Actress-singer Banaue Miclat-Janssen, now artistic director of Dulaang UP, has been performing since she joined Peta (Philippine Educational Theater Association) at the age of 12, singing and emoting in original Filipino as well as Broadway musicals, in straight plays, in her alma mater University of the Philippines, and other venues.
“A typical freelancer,” she says with a laugh. “It’s a Filipino art even if you sing opera.” The last is a reference to a stint at the iconic New York Metropolitan Opera. “I have appeared in beautiful roles in musicals and done challenging roles in straight plays.”
What she would like to assume is the role of Norma Desmond, the fading star in the Andrew Lloyd Webber musical “Sunset Boulevard,” famously played by Glenn Close in California and New York (Gloria Swanson in the 1940s classic film, with William Holden as the boy toy). There were two song hits in the play, “With One Look” and “As If We Never Said Goodbye.”
Last September Miclat-Janssen appeared at the art deco FEU auditorium in “Ginunita Kita,” with composer Jesse Lucas and cellist Renato Lucas. It was a musical tribute to her late sister, Maningning Miclat, a trilingual poet and award-winning visual artist.
On May 4 she returns to the FEU stage (Multipurpose Hall) as one of the special guest stars (along with rising singer Raymond Gorospe) in “A Toast to Broadway,” presented by the FEU Bamboo Band. Artistic director is Norberto Cads, who is celebrating his 10th year with the band.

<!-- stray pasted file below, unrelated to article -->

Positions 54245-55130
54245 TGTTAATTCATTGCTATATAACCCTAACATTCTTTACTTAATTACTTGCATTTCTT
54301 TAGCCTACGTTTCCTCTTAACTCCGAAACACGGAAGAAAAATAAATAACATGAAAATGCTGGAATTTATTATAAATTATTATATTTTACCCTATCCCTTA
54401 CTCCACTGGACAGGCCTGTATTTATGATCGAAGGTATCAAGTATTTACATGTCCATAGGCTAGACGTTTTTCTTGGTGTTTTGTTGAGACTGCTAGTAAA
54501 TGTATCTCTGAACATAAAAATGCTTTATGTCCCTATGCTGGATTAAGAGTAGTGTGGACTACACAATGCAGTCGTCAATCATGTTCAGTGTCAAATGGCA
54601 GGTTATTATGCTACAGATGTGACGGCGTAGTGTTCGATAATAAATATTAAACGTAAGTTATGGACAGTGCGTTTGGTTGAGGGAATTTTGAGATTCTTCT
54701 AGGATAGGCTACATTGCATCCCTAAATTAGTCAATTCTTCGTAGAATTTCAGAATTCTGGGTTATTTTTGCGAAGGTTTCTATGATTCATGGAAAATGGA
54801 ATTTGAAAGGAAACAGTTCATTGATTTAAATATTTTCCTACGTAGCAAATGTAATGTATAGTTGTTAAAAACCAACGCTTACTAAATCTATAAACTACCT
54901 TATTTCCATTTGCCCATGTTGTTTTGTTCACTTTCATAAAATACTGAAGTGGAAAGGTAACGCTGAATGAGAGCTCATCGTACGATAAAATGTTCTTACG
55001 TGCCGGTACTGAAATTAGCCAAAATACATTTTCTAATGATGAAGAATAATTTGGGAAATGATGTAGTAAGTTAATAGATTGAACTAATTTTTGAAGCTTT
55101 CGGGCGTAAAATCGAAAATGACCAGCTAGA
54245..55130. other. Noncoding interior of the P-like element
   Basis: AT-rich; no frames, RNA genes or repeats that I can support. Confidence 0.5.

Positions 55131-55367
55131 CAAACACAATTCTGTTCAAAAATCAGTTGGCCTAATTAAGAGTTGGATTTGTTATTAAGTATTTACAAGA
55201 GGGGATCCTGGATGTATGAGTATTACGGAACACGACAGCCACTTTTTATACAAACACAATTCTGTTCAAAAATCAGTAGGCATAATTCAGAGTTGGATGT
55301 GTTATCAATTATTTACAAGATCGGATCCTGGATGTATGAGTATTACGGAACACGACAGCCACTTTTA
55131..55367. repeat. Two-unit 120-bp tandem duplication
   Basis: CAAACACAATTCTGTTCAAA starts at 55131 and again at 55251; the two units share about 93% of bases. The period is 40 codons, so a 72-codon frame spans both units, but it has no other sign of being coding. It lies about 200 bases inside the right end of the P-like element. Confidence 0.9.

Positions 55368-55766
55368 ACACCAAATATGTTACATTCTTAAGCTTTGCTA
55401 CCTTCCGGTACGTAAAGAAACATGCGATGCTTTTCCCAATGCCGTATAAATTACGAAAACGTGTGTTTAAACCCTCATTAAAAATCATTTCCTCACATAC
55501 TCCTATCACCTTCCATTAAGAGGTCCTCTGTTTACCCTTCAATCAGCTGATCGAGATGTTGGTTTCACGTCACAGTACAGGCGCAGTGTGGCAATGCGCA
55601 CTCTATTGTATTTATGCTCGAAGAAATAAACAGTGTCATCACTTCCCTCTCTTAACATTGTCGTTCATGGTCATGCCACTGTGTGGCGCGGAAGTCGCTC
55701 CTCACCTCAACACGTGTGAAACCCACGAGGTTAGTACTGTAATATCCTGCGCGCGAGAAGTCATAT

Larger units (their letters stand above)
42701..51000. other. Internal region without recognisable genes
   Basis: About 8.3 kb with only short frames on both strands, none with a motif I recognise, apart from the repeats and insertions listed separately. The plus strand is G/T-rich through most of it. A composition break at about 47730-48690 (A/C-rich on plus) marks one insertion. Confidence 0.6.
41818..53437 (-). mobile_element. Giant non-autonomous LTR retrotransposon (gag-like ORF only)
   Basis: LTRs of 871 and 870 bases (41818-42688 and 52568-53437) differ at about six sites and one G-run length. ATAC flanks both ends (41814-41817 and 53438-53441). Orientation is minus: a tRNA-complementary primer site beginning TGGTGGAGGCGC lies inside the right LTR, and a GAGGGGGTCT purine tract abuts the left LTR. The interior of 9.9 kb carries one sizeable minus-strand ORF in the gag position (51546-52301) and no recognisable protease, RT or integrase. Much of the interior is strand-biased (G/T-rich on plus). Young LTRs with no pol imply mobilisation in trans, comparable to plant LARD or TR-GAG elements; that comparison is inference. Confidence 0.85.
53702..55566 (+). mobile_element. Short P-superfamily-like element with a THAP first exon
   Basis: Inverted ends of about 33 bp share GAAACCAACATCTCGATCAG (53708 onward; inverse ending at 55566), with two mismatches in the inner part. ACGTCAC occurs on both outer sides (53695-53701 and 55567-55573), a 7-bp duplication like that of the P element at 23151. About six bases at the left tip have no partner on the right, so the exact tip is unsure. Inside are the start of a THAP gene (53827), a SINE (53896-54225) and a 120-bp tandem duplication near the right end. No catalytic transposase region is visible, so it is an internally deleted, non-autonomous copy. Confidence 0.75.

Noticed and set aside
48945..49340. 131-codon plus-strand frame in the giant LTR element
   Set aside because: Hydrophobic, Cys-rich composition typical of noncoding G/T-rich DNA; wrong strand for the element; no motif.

The soprano is raring to sing her favorite Broadway songs in coordination with the band and its director, among them, “On My Own” (“Les Miserables”), “Memory” (“Cats”) and “Sun and Moon” (“Miss Saigon”).
FEU is said to be among the very few establishments that maintain a bamboo band. Founded in 1966 with Victor Toledo as its first conductor, and originally known as the FEU Pangkat Kawayan, the band has 30 members from the university’s various departments. The handmade bamboo instruments are versatile and can produce music from different genres, periods and places.
“When they perform they always fascinate their audiences with the quaint but endearing music their instruments create,” said an admirer. —CONTRIBUTED